Our Faraday Institution project NEXTRODE could revolutionise the manufacturing of battery electrodes

The group and a consortium of researchers from across the UK have been awarded approximately £12M for project Nextrode that is researching new ways of making the electrodes found in the 6 billion (and growing) Li ion batteries produced every year.

Today's Li-ion batteries use electrodes that are made using a "slurry casting" process in which the active materials are mixed in a wet slurry and coated onto thin metallic foils, then dried and compressed. For the anode, the active material is typically graphite (a form of carbon), while for the cathode it is usually a more complex Li-based oxide. The slurry casting process is highly effective for mass production, but has been developed through trial and error. When the active material or the electrode formulation is changed, the time-consuming trial and error optimisation of the manufacturing process and the electrode microstructure must start again. The process also has limited opportunities for more careful tailoring of the electrode structure, which recent lab-scale and simulation work is beginning to show could be effective in boosting battery power, energy density and/or lifetime. However, until now, no such manufacturing technologies have been available at anything like approaching the required scale and throughput.

"Nextrode is strengthening the scientific understanding of existing electrode manufacturing, which we can then apply to bring more flexibility to slurry casting in order to realise battery performance improvements at industrial scale. At the same time, we are developing a new generation of manufacturing approaches for 'smart' electrodes where the different electrode materials are arranged with greater precision and provide even greater performance benefits. This part of the work is focused at Oxford University, drawing on the expertise of our partners at Sheffield, Birmingham, Warwick, Southampton and UCL. We are also working with industrial partners who will help us apply our insights and ideas at industrial scale".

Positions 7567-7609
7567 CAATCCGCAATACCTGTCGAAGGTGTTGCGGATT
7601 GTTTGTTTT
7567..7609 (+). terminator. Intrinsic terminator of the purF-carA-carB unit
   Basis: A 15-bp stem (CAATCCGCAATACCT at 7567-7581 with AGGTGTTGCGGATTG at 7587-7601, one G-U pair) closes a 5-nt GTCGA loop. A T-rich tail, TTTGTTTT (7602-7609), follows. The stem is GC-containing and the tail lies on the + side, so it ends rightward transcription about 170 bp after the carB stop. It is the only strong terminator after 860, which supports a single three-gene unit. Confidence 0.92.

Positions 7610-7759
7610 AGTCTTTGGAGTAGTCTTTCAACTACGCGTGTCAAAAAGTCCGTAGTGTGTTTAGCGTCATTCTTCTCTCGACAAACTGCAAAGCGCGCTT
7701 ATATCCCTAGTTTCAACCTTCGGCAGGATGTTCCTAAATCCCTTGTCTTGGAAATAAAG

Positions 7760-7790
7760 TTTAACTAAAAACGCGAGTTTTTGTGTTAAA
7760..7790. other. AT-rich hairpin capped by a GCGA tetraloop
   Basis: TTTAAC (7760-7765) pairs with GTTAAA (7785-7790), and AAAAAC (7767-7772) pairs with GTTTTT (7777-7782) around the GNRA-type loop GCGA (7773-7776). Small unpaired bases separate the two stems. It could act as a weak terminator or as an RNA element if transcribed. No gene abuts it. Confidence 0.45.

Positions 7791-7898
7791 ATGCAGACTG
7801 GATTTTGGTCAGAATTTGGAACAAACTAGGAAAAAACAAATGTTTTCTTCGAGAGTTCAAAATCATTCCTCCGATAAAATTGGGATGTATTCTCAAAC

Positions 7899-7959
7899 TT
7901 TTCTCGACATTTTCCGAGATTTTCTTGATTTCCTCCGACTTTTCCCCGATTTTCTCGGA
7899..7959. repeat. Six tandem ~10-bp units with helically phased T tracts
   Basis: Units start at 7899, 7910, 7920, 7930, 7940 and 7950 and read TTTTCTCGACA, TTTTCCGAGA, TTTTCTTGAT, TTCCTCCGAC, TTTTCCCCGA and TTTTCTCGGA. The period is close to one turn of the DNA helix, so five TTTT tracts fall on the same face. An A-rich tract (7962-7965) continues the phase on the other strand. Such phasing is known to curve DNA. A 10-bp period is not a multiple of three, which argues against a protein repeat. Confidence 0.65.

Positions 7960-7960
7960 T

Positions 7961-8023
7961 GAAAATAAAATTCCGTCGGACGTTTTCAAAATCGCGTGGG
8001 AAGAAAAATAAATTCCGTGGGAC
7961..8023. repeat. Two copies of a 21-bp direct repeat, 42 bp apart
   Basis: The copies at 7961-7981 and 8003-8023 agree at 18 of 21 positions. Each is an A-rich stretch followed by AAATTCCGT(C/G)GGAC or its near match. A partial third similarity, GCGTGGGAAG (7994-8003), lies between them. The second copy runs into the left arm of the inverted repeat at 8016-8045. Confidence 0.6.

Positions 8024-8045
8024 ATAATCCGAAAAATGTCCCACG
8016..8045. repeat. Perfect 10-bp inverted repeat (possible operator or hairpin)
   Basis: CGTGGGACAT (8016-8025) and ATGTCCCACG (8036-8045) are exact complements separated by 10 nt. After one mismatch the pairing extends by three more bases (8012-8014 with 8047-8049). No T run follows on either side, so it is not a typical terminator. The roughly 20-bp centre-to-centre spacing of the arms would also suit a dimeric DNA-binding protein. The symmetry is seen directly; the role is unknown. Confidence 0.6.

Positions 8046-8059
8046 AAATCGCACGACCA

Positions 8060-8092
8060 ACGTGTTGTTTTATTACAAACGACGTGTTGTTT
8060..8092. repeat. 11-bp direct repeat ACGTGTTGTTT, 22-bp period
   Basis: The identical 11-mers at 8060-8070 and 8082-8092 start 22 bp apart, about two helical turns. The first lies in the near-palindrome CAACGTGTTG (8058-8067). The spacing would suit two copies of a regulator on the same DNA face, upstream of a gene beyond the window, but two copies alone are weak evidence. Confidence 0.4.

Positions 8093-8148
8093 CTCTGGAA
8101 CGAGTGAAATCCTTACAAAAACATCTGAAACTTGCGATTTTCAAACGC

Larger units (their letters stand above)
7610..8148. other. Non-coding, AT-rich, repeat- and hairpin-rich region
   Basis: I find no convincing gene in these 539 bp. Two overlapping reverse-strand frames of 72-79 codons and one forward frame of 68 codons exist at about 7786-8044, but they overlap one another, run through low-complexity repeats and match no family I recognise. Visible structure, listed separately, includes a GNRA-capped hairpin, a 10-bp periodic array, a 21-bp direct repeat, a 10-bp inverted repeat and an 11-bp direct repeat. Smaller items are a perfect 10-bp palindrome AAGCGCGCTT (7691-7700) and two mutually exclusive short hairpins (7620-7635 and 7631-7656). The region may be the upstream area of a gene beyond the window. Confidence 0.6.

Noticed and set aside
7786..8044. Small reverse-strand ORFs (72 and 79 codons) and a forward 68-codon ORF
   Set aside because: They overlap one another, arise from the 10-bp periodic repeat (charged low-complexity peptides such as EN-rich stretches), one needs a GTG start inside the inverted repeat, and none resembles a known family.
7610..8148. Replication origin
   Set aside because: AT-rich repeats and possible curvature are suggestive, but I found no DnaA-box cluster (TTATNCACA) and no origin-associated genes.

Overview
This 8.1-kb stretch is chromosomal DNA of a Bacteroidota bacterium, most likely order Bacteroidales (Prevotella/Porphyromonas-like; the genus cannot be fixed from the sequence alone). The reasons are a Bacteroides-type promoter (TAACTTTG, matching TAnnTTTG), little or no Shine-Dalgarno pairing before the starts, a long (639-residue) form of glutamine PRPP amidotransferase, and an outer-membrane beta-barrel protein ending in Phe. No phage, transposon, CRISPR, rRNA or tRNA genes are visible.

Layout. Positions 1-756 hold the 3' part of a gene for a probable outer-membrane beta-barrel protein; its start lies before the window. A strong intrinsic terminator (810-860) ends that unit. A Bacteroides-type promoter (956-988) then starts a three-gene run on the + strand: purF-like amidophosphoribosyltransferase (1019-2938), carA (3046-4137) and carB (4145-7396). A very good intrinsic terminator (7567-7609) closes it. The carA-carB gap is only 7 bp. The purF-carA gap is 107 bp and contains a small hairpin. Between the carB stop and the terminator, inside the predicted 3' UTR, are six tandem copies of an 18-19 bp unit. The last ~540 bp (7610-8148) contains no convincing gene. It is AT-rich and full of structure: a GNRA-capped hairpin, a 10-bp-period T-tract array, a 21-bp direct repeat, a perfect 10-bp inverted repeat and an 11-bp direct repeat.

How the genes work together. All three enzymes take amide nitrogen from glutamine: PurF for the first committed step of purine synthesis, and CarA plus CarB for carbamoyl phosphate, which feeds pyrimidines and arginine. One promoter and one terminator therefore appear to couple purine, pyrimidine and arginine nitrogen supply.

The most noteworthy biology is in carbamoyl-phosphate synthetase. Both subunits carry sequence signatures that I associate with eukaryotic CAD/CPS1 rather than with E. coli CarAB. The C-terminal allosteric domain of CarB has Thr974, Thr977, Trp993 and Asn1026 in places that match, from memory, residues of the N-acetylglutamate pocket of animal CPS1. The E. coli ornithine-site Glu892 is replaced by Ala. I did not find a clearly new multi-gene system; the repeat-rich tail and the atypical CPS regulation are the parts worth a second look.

Studying crystallization using X-ray radiography and machine learning

We describe an X-ray radiographic study of the crystallization behaviour of liquid alloys using X-ray radiography and machine learning in Science Advances. Working with colleagues the Department of Engineering Science, we used machine learning techniques to teach a computer to automatically detect the nucleation of crystals in terra-bytes of X-ray radiographic videos obtained during solidification experiments at the European Synchrotron Radiation Facility (ESRF). The quality of the videos combined with computer vision techniques allows the alloy composition at the point and instant of nucleation to be determined automatically, which in turn allows an estimate of the temperature and nucleation undercooling for every crystallization event. Studying thousands of nucleation events, we show how undercooling varies with solidification conditions, and explain how sudden bursts of crystallization are linked to the thermal-solute conditions in the liquid. Machine learning computer vision allowed enormous volumes of data that were unanalysable by hand to be converted robustly into distributions of nucleation undercoolings.